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Boston marks marathon bombings with moment of silence on Boylston Street

Thousands gathered near the site of the Boston Marathon bombings Monday afternoon to honor victims. As the clock struck 2:50 p.m., a somber silence spread throughout the crowd, and presumably the rest of the city, and state.

memorial one week

Twenty-year-old Steve Lyons stood in a growing crowd on the corner of Boylston and Berkeley Streets on Monday afternoon, an American flagged draped around his shoulders.

"It's a big healing process that's gone on for a week and I think it's amazing what the city has done. We were strong before, and we're even tougher now," said Lyons, a Fisher College student who lives on Beacon Street. "I think it's amazing how all these people are out here now, and helping the families heal."

Lyons was one of the thousands to gather near the site of the Boston Marathon bombings Monday afternoon. As the clock struck 2:50 p.m., a somber silence spread throughout the crowd, and presumably the rest of the city, and state.

For 10 minutes, wind and the occasional honk of a horn were the only sounds to cross the intersection. Around 3 p.m., as the bellow of church bells subtly rang through the city, hums of "America the Beautiful" could be heard emerging from small patches in the crowd.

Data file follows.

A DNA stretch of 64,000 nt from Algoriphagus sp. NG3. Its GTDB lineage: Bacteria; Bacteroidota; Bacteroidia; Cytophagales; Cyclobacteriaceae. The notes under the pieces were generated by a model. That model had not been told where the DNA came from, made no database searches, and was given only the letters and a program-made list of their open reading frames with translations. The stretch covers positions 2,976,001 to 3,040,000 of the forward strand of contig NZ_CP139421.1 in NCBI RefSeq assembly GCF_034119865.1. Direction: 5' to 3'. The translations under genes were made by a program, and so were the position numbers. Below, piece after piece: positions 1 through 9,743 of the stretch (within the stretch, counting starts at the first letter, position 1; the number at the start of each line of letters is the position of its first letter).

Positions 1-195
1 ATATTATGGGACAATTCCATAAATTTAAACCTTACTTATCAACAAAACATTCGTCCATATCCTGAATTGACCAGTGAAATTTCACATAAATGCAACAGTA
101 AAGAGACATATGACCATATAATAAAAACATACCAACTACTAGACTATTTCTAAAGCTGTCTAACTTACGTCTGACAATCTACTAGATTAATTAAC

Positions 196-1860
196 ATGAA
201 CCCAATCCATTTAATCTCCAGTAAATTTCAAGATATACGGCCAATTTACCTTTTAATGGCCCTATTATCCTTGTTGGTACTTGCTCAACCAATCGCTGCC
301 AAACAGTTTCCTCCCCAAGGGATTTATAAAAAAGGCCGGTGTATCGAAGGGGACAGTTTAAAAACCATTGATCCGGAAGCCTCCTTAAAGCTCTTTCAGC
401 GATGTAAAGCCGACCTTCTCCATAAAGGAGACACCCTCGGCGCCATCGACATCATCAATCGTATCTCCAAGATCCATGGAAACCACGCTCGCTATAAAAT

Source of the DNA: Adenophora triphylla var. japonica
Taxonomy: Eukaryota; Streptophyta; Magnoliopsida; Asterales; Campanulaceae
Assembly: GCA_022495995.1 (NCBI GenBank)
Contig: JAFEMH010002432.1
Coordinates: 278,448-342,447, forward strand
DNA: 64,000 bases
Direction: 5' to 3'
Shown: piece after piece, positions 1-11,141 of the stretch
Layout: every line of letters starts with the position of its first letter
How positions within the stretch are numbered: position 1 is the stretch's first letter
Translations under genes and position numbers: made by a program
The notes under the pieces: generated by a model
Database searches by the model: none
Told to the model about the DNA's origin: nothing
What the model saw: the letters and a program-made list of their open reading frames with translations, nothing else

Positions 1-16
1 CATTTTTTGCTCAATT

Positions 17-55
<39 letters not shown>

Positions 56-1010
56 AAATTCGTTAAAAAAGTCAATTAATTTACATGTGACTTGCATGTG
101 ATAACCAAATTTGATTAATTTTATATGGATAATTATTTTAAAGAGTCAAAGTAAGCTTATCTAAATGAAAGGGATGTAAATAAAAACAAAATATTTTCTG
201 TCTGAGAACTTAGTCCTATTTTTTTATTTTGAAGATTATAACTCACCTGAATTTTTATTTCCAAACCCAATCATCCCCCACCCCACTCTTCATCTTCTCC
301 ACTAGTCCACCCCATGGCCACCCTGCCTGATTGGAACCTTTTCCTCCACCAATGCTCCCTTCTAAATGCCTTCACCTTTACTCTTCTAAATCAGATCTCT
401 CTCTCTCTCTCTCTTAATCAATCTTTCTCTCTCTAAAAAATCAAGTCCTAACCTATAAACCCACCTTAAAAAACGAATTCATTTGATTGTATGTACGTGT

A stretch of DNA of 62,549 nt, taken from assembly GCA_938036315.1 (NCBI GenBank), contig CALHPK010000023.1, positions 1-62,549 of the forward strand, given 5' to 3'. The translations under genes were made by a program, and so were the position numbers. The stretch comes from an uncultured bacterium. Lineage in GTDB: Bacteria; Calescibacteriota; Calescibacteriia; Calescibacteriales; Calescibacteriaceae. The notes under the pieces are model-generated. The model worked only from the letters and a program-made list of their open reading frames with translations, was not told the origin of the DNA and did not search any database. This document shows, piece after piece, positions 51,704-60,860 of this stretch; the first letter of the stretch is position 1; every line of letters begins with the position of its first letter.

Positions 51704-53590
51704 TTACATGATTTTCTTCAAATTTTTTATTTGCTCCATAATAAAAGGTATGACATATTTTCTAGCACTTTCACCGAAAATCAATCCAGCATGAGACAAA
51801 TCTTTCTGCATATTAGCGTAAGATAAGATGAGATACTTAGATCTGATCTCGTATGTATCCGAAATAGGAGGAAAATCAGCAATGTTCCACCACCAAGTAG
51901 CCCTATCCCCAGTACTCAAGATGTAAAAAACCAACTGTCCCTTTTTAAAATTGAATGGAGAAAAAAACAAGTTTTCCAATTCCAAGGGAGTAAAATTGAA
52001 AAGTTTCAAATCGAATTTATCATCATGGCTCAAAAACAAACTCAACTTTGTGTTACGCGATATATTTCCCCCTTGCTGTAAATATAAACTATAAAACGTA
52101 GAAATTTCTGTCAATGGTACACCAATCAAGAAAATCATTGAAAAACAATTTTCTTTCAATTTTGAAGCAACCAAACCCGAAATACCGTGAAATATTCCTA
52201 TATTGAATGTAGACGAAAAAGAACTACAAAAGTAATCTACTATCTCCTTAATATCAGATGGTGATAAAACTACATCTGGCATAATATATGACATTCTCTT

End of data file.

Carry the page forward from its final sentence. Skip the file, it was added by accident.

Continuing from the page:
By 3:01 p.m., police officers laid on the sirens, drawing excited cheers from the crowd.

"It's unbelievable, they did an awesome job," said Lyon, commending local and state law enforcement. "I've been shaking (police officers') hands every chance I get."

Jamie Gosselin, a Boston EMT, stood against a nearby fence as the crowd began to disperse.

"It's my city. It's my race and as a runner that was my family. So it was extremely important for me to come out and pay my respects," she said.

"I'm not surprised by the turnout. people keep saying they' re surprised by how much the city has come together and how strong we are, but that's something I've always known about my city," said Gosselin.

Walid Sharara, a Boston Marathon Runner, said he was fortunate enough to finish Monday's race two minutes before the twin blasts went off. "The police and the first responders ... I just want to pay my respect to the city of Boston. I think we did a great job of marking the event with grace more than anything else, and solidarity."

Feeling safe one week later:

Joe Stoller sat in the South Station concourse Tuesday, reading a Metro Boston newspaper. When asked if he feels safe being out and about in Boston just one week after Monday's brutal attack, Stoller said that while he feels safe, he's on high alert.

"It seems like things are under control, but I've definitely got to keep my eyes open when I'm out and about, especially in South Station. ... It could happen again today is the sad part, and you'd never know," he said. "I'm not going to let anybody change how I live my life. It's sad what transpired. All you can do is watch the news and find out what's going on now. If there is anyone connected to them hopefully we get them."

Follow Morgan Rousseau on Twitter: @MetroMorgan
Follow Metro Boston on Twitter: @MetroBOS

 
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